As I’ve been following the discussions about Clarks Hill Lake’s water levels, it seems like the water is finally rising after having been down forever. I’m not getting into the issues involving the U.S. Army corps of Engineers. Instead, I want to bring up a surprising scenario involving the lake at full level.
You could say it’s a pressing matter.
When the powers that be decide to build huge reservoirs like Clarks Hill Lake, they do so with good intentions: flood control and power production. Other reasons for building large lakes include fisheries and leisure activities such as boating and camping. All kinds of studies, forethought, and precautions go into the selection of a dam site. But maybe there’s something critical they gloss over or plain out miss.
Bear with me as I turn back time. My sisters and I had a small inflatable swimming pool when we were kids. It was blue and yellow and round, the tiniest of man-made water bodies. Dad put it in the front yard but soon realized it would kill the grass if he didn’t move it. He tried to pull it to a new spot but it wouldn’t budge. He had to drain it to move it. Water is heavy stuff, and therein lies a tale of destruction.
Clarks Hill Lake holds 71,535 acres of water. Precisely 325,851 gallons of water are in one acre-foot of water. A gallon of water weighs 8.34 pounds. Do the math. That’s an astronomical amount of weight pressing on the rock strata beneath the counties the lake covers. Since the dam is a gravity-type dam, it has to weigh more than the water pressing against it. The dam contains more than 3 million pounds of reinforcing steel and 1 million cubic yards of concrete. Along with the lake, add the dam’s weight onto the strata below. All that weight wasn’t part of nature’s plan, you know. Something’s got to give.
Not that long ago, an earthquake in China’s Sichuan Province left 80,000 people dead or missing. Well, guess what: A growing number of scientists believe a nearby reservoir triggered the disaster. A Columbia University scientist believes the 320 million tons of water in the Zipingpu Reservoir less than a mile from a major fault caused the quake.
Here’s another case of what is known as Reservoir Induced Seismicity. Back in 1959, engineers dammed the Zambezi River to create Lake Kariba. With good intentions, they created the lake to provide electricity to Northern and Southern Rhodesia’s mines.
At the time it was a major engineering feat, but there was a problem – a big problem: The Lake Kariba area forms part of the east African Rift System and a network of faults runs through the region. Before the lake backed up, the earthquake intensity was very low. As the lake began to fill, earthquake activity increased due to the extra weight of the water. The ground had to adjust to Lake Kariba’s weight.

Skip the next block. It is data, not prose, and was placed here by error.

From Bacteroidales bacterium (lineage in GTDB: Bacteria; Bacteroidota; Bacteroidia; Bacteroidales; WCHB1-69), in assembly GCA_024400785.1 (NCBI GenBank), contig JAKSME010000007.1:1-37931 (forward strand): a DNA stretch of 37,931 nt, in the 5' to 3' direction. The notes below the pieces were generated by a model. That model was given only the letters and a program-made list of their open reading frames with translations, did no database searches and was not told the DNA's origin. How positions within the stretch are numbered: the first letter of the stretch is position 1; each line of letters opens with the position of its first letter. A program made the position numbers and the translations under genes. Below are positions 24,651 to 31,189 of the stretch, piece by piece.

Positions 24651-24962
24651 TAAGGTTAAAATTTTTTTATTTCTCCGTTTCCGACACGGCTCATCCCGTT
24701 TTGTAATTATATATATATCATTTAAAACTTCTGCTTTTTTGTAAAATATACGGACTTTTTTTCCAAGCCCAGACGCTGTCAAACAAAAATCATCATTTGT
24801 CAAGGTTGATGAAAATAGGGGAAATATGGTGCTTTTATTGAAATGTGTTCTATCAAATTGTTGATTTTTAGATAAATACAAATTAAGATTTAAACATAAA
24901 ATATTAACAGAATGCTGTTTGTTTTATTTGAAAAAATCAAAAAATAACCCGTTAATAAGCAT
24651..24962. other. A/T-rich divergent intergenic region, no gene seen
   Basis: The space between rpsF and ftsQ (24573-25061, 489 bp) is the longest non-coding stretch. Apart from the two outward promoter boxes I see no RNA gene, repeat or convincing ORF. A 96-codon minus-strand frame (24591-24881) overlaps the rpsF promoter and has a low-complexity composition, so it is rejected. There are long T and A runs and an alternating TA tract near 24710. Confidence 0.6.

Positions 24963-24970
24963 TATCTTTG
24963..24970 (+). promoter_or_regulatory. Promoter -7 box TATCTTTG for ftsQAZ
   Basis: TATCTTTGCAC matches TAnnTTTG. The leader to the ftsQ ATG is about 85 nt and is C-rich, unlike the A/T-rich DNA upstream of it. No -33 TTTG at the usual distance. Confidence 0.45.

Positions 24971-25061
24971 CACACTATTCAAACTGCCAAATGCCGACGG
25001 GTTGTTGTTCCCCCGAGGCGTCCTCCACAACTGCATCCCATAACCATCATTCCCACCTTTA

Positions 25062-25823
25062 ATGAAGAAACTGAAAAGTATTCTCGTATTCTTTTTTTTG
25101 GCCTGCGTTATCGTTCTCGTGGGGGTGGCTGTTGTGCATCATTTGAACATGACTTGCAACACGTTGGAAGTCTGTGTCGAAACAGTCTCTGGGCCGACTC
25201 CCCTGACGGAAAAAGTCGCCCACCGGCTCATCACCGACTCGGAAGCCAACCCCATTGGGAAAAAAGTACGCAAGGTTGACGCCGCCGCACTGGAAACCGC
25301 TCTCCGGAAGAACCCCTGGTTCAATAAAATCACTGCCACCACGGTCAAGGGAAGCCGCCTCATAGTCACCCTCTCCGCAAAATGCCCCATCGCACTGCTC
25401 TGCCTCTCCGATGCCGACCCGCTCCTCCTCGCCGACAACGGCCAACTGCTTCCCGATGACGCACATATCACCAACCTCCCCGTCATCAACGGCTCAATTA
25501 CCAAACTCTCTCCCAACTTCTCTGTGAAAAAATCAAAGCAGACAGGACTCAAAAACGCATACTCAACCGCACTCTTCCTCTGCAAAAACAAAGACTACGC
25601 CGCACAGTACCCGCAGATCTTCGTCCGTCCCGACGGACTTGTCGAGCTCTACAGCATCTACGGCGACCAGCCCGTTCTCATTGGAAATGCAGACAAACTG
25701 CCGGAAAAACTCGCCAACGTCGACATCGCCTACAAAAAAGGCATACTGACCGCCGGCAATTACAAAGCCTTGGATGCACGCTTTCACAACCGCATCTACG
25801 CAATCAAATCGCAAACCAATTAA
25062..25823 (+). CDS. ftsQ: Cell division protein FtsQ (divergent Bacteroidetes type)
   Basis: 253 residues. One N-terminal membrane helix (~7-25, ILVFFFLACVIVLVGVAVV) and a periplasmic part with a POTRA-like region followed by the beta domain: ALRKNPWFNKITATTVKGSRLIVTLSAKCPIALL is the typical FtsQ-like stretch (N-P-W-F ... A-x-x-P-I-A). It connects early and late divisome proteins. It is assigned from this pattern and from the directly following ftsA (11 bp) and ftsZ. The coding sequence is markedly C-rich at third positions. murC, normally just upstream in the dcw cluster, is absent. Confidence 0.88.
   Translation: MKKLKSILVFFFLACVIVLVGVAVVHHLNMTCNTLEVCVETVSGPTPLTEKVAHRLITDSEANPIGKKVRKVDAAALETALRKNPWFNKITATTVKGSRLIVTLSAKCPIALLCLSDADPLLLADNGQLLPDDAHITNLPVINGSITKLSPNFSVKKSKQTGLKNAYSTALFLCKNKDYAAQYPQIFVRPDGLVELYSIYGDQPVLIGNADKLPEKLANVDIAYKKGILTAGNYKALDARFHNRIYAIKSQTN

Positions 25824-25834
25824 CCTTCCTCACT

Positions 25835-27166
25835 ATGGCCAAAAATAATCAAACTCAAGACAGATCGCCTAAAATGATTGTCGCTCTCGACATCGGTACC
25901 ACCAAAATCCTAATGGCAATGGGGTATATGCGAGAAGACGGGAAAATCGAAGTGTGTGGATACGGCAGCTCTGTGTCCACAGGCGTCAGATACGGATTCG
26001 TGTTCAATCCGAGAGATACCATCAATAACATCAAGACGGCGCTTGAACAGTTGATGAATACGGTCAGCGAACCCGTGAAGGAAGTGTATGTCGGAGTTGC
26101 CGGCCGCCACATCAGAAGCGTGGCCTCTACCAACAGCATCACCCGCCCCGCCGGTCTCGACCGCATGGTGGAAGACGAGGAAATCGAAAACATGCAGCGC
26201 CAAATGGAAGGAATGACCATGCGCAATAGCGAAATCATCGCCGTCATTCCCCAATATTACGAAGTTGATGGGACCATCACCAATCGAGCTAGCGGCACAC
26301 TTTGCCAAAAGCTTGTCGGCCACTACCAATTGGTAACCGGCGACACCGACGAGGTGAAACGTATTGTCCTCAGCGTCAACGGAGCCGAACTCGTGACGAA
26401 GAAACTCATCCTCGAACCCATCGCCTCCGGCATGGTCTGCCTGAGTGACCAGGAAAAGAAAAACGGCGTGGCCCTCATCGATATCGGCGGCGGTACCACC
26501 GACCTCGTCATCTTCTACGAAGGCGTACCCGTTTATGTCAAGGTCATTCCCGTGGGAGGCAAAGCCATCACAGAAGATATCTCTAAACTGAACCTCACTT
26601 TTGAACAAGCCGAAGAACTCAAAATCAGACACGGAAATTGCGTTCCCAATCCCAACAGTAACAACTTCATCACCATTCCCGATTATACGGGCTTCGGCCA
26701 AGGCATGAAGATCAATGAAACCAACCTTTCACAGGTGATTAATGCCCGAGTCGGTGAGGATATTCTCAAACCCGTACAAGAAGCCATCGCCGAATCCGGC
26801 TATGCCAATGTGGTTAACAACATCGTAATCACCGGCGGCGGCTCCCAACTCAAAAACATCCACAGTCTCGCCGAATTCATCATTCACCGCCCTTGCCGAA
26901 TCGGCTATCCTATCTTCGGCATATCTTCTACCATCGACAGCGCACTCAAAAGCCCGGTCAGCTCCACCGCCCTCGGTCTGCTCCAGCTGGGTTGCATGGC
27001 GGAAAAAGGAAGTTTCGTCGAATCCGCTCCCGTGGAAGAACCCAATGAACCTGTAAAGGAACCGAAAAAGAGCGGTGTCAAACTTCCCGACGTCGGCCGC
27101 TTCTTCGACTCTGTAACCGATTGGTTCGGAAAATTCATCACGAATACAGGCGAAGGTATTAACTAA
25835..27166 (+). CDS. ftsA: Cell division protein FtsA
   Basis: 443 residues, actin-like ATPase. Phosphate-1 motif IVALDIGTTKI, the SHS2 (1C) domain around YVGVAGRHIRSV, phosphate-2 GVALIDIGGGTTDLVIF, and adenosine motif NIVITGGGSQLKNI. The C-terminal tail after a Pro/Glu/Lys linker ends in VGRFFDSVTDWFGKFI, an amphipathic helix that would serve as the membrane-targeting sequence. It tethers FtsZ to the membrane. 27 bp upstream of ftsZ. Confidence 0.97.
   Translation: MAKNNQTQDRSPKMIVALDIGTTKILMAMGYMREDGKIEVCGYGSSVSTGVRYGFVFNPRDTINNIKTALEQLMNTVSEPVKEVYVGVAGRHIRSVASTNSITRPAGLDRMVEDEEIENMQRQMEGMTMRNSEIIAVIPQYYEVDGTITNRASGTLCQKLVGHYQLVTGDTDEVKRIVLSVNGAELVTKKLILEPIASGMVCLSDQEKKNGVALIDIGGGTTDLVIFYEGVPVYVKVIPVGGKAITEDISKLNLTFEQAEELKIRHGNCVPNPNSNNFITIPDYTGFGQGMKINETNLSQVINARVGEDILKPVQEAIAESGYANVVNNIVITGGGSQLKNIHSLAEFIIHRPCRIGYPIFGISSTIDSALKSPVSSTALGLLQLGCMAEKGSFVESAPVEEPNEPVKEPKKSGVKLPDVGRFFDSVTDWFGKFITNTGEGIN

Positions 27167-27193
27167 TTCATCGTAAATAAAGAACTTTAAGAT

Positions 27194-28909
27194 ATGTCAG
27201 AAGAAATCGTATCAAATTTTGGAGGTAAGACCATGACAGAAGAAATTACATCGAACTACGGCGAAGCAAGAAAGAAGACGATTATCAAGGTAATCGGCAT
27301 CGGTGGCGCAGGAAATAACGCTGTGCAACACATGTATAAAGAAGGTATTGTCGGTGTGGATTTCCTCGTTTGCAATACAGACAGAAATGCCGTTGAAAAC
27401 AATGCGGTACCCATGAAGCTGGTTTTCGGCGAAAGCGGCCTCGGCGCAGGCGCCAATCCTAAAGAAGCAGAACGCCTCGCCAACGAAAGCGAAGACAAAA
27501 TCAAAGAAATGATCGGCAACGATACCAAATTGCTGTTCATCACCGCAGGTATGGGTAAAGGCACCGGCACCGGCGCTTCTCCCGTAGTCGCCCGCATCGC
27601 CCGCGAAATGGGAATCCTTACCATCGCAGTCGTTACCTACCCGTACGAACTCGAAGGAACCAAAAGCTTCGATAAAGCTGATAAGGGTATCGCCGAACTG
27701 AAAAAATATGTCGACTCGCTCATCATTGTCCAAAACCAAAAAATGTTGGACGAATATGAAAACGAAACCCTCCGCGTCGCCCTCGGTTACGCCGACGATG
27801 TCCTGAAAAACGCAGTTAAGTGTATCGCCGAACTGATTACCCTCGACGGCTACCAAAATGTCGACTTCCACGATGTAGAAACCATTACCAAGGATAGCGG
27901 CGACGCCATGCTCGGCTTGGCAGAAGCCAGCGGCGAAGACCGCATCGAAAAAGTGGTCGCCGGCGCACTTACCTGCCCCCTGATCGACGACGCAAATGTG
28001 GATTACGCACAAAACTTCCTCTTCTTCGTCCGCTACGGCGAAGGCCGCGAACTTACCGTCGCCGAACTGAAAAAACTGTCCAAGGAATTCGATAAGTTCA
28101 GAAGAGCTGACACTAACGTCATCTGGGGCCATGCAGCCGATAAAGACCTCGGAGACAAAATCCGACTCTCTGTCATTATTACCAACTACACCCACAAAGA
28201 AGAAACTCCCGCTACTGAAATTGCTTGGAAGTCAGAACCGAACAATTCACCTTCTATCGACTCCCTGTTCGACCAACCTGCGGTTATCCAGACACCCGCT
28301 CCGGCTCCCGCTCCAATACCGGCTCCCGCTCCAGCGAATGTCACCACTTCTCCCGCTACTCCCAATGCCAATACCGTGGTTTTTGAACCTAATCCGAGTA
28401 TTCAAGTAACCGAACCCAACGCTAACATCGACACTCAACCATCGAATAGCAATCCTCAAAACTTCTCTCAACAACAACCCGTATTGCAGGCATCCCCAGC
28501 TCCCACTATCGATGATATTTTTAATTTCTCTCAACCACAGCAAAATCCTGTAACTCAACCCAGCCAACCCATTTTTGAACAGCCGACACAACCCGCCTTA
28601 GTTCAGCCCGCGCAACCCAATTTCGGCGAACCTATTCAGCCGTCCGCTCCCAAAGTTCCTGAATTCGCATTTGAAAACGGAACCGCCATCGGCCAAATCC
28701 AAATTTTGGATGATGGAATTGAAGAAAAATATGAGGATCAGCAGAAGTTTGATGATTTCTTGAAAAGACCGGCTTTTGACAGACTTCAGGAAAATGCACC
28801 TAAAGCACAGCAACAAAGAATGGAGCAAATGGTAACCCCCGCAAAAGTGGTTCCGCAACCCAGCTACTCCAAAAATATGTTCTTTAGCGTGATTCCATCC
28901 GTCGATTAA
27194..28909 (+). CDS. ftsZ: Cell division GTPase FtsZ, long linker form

In 1967, the Koyna earthquake killed more than 200 people in Maharashtra, India. Just like that, thousands were homeless. The epicenter was just three miles from the largest dam in Maharashtra.
There’s plenty of evidence out there that says lake levels and earthquake activity correlate. So, while the debate over the lake levels goes on, here’s something to ponder: Is Lincoln County susceptible to a major earthquake? Small quakes are nothing new. A few years back on a Sunday morning, a tremor hit the county. I happened to be there when it hit.
Of Georgia’s 13 seismic areas, most are near Lincoln County. A Georgia seismicity map reveals six areas of activity all around the lake. The county’s geology is unique, as Graves Mountain proves. (Go to www.usgs.gov and check out the Georgia earthquake records. It’ll give you something to think about.)
On March 13, 2007, a large boom and a succession of vibrations hit eastern Georgia, especially Evans. Sure enough, a map in The Emergency Manager’s Guide to Earthquakes in Georgia, prepared in February 1999, reveals a fault line running through Columbia County, not far from the dam.
So while the debate over lake levels goes on, at least the lake isn’t as heavy as it could be and no one is claiming a reservoir-induced quake is imminent. No one can predict earthquakes, not yet anyway. Of course, psychics, cranks and self-deluded people have long tried to predict quakes.
I’ve been researching the matter for a book I’m working on and I stumbled across some curious information. Studies have proven that an increase in “lost pet” notices takes place prior to a big quake. Folks go looking for their missing dog, but Fido, having senses we don’t, realizes a quake is coming and heads off to a safer place.
So, when the lake does fill, and some day it will, you might want to keep a closer eye on your dog’s whereabouts. And if you notice a slew of dogs heading out of the county, you might just find yourself on shaky ground.
(Tom Poland is a South Carolina writer and University of Georgia graduate who writes a weekly column about the South.)